Former Beatle Sir Paul McCartney has led tributes to rock and blues singer Joe Cocker, who has died at the age of 70.
Cocker, who was born in Sheffield and had a career spanning more than 50 years, died today after a battle with lung cancer.
He was perhaps best known for his cover of The Beatles' song With A Little Help From My Friends, which reached number one in the UK in 1968.
Sir Paul said: " It's really sad to hear about Joe's passing. He was a lovely northern lad who I loved a lot and, like many people, I loved his singing
"I was especially pleased when he decided to cover With A Little Help From My Friends and I remember him and (producer) Denny Cordell coming round to the studio in Savile Row and playing me what they'd recorded and it was just mind-blowing, totally turned the song into a soul anthem and I was forever grateful for him for doing that.
"I knew him through the years as a good mate and I was so sad to hear that he had been ill and really sad to hear today that he had passed away. He was a great guy, a lovely guy who brought so much to the world and we'll all miss him."
Beatles drummer Ringo Starr also paid tribute to his friend, saying: "Goodbye and God bless to Joe Cocker from one of his friends, peace and love."
Edgar Berger, chairman and chief executive of Sony Music Entertainment International, who signed Cocker, said: "Joe Cocker is a legendary artist of rock and blues history and yet he was one of the most humble men I've ever met.
"His iconic voice will forever be etched in our memories and our thoughts go out to Joe's wife Pam and his family at this difficult time. Joe will live on in the hearts of millions of fans around the world."
The son of a civil servant, Cocker was born in May 1944, living in Sheffield until his early twenties.
He worked as a gas fitter while gigging in local pubs and clubs and came to prominence in the early 1960s, famous for his distinctive gravelly voice.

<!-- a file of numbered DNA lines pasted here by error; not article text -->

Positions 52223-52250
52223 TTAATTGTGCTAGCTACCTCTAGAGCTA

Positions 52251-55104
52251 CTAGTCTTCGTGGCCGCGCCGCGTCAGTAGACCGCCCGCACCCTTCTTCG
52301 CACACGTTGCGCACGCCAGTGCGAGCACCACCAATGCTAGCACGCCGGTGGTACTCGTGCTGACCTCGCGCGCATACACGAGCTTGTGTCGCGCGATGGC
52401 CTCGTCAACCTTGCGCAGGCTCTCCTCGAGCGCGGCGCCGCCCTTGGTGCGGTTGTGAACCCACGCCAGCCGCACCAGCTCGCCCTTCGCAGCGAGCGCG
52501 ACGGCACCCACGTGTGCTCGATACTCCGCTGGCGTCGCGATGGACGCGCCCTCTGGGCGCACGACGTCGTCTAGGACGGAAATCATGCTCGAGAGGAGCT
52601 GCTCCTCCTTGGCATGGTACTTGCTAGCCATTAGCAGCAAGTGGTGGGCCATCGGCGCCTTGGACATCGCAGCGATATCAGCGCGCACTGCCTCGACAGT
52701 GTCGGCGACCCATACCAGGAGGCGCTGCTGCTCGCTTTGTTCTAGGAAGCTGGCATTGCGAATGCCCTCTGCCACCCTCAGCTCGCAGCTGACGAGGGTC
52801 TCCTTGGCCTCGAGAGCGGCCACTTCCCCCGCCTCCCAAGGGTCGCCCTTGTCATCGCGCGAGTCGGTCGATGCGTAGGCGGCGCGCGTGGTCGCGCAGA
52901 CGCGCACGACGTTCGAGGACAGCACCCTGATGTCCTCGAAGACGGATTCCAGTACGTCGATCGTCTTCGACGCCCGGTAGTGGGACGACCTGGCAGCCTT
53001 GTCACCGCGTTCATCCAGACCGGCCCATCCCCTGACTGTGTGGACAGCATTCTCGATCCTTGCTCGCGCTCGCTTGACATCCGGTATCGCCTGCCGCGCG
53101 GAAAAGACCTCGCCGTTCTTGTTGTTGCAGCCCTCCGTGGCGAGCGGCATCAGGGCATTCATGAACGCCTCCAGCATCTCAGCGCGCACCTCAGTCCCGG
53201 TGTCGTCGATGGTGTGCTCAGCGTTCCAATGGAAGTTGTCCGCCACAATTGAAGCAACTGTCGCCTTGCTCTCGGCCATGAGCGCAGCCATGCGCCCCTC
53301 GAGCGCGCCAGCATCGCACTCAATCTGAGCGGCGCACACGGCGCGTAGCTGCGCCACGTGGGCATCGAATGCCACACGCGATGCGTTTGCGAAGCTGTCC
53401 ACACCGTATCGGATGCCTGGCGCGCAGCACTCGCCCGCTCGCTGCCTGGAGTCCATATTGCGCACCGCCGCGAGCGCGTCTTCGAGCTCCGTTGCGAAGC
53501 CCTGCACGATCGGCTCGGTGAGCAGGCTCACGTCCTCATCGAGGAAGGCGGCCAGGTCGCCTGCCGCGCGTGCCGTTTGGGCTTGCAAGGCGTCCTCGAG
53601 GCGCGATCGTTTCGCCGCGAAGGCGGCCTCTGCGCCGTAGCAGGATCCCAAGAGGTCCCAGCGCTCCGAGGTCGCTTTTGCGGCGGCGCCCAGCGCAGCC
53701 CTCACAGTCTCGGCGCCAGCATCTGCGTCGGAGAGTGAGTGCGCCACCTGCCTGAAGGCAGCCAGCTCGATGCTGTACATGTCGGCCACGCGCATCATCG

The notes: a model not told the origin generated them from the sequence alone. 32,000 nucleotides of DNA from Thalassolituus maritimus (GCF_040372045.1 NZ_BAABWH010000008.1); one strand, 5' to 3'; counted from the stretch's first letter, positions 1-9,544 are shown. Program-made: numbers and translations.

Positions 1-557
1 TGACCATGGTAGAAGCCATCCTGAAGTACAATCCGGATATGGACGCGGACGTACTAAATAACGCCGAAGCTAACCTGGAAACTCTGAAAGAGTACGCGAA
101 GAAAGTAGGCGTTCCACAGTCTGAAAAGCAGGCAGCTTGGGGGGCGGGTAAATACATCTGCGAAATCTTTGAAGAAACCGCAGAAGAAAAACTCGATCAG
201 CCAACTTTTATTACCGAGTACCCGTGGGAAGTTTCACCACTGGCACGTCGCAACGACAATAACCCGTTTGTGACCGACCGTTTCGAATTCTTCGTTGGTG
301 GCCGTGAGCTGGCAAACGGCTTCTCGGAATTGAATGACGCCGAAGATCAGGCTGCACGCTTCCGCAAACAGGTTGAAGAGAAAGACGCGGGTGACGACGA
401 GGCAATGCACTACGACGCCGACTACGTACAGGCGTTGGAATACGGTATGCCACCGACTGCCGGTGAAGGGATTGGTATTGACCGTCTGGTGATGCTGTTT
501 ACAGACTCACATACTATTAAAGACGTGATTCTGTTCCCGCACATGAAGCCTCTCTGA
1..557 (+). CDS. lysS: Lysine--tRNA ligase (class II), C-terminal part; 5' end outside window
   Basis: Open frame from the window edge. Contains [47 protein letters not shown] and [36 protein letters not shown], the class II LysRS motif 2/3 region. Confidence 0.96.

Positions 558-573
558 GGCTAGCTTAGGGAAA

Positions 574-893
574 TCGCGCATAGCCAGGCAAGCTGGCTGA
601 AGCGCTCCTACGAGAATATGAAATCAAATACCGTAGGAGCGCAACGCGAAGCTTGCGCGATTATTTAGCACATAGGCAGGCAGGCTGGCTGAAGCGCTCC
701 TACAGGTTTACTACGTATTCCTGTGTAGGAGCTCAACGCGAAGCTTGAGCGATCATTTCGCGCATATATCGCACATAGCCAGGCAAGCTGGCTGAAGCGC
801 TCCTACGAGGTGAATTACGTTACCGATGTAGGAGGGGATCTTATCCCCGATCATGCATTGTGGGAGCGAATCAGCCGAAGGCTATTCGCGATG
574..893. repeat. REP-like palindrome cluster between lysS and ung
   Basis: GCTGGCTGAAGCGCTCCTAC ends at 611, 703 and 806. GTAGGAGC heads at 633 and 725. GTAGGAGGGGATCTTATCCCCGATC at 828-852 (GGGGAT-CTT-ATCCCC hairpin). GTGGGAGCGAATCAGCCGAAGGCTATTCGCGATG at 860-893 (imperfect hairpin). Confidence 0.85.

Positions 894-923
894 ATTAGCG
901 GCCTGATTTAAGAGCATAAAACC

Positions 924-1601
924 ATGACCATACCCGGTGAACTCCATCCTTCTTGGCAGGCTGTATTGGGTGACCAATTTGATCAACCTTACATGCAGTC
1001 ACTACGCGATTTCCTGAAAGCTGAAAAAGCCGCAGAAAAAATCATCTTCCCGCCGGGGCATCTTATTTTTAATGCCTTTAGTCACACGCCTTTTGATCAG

A close friend of George Harrison and Paul McCartney, he shared a stage with other musical legends the Rolling Stones, Jimi Hendrix and Janis Joplin, his flailing arms and physical idiosyncrasies on stage winning him fans as much as his voice did.
His cover of A Little Help From My Friends reached number one in the UK in 1968, and a year later he performed the song at the famous Woodstock Festival, which helped launch his career and became the theme song for the TV series The Wonder Years.
In 1970 Cocker embarked on a major tour of the US, performing in 48 cities with a band of over 40 musicians christened Mad Dogs And Englishmen and recording a third gold album and a concert film.
He survived problems with alcohol and drugs to relaunch his career in the 1980s, and won a Grammy and an Oscar for his duet with Jennifer Warnes, Up Where We Belong, which appeared in the 1982 Richard Gere film An Officer And A Gentleman.
A prolific artist, he recorded 23 studio albums and 40 albums and was awarded an OBE in 2007 for services to music.
He lived in Colorado in the US and a way from music enjoyed long walks in the mountains with his dogs, fly fishing, playing snooker with friends, and growing tomatoes in his greenhouse, his record label said.
He is survived by his wife Pam, his brother Victor, his step-daughter Zoey and two grandchildren.